"No cigarettes," Henderson said.
"It would help pick you out from a distance. Make it difficult make him come to you ..."
Beaurain took one last glance over his shoulder into the place. He shrugged, confident that the tourists were innocent enough, and started up the cobbles. Instinct told him the attack would come in this narrow street. Leading off it were half-a-dozen possible escape routes, alleys, side streets.
"Keep to the shadows!" Henderson said.
"It will upset his aim ..."
Maintaining an even pace, Beaurain climbed the street. Henderson had twenty armed men at strategic positions along his route. Some would be at street level; others at upper floor windows overlooking the route.
Some would be on the rooftops, he felt sure. And somewhere Henderson would have his command post, linked with every man by walkie-talkie.
That was the moment the drunk appeared, staggering down the street towards him. He was singing softly to himself. Then he stopped, leaned against a wall and upended a bottle with his left hand. It was Stig Palme, one of Henderson's gunners. He was keeping his right hand free for his pistol. He stood against the wall as the Belgian passed.
A pattern was beginning to emerge. Palme was the back-up man, the gunner who would change direction and reel up behind Beaurain covering his rear. Now there was a fresh problem more light.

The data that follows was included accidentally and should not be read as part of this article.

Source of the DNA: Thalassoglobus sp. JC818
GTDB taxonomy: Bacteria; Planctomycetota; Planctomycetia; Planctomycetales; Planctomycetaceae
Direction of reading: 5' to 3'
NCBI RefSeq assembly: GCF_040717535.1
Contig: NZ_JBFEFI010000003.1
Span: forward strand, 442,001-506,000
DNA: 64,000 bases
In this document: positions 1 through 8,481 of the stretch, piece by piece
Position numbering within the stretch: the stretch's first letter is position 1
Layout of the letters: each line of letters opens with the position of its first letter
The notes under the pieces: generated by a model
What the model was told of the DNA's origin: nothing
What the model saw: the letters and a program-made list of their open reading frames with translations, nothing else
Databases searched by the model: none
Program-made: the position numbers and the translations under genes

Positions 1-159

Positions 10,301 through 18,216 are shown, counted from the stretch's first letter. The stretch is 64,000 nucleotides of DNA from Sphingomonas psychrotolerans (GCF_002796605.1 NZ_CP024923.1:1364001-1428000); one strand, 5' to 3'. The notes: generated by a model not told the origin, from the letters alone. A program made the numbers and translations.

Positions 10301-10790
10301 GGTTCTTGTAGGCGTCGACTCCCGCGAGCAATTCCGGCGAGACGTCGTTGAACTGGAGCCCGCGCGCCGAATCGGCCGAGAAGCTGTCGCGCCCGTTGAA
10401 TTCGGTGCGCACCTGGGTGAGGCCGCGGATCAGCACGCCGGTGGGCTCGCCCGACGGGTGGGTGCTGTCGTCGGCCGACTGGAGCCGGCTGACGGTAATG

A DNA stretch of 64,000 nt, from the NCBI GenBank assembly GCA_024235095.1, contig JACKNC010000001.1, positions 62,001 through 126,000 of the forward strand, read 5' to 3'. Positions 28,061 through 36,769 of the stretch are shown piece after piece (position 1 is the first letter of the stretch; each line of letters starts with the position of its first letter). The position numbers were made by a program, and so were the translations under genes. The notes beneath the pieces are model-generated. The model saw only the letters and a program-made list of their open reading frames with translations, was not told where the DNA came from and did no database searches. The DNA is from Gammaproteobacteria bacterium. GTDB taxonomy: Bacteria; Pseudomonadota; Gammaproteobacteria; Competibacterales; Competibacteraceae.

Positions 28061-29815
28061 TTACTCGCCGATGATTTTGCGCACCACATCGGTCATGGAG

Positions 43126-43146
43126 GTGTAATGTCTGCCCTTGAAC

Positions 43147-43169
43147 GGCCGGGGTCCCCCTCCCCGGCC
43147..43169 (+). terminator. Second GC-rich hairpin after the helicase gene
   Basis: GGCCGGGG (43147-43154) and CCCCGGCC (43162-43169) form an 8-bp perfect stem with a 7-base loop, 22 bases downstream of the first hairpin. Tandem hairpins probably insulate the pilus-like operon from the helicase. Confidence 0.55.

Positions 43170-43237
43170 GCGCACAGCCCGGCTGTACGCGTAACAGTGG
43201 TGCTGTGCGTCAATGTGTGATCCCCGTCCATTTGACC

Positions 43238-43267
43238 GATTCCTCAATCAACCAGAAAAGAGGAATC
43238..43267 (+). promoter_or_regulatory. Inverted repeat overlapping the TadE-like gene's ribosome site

Through windows open to the warm night he heard the babble of diners' voices, the laughter of women and the clink of glasses. He had no option but to walk through the shafts of light, a slow-moving silhouette.
Beaurain was dressed casually, in a dark polo necked sweater, dark blue slacks and rubber-soled shoes. He carried a jacket over his right arm.
And then he saw something which really worried him.
Ahead on his route he saw a van parked at an intersection with a side street. Boucher was inscribed in large white letters across the rear doors. Each door had a window high up, like portholes. Why had he assumed that the Syndicate would send only one man? Supposing they had surrounded his route with a team to guide the killer to his objective.
Above all, who would be taking delivery of meat at this hour of the night? Something brushed against his leg.
He didn't jump. He didn't pause. He glanced swiftly down. A fat tabby brushed against him again and then padded ahead, tail waving like a pennant, stopping at intervals to make sure Beaurain was still with him. As he passed a side street on his right he saw two lovers entwined in an embrace. Good cover for a gunman, Beaurain realised. If only Palme, whose voice he could just hear, were nearer. But the couple hadn't moved before he lost sight of them. And it was too late now to do anything about it. Palme would have to cope with them if they were trouble. Beaurain's eyes were now glued on the two windows at the rear of the parked van.
"The enemy could be watching his approach, and he had to watch several ways at once the van, the various branches of the intersection and the windows above the restaurants.
And then it happened in the one way they had felt sure it would not happen. The assassin chose the direct approach. He appeared out of nowhere at the corner close to the parked van, a short, heavily-built man wearing a light raincoat, lifting with both hands a large Luger pistol, the muzzle obscenely enlarged with the attached silencer.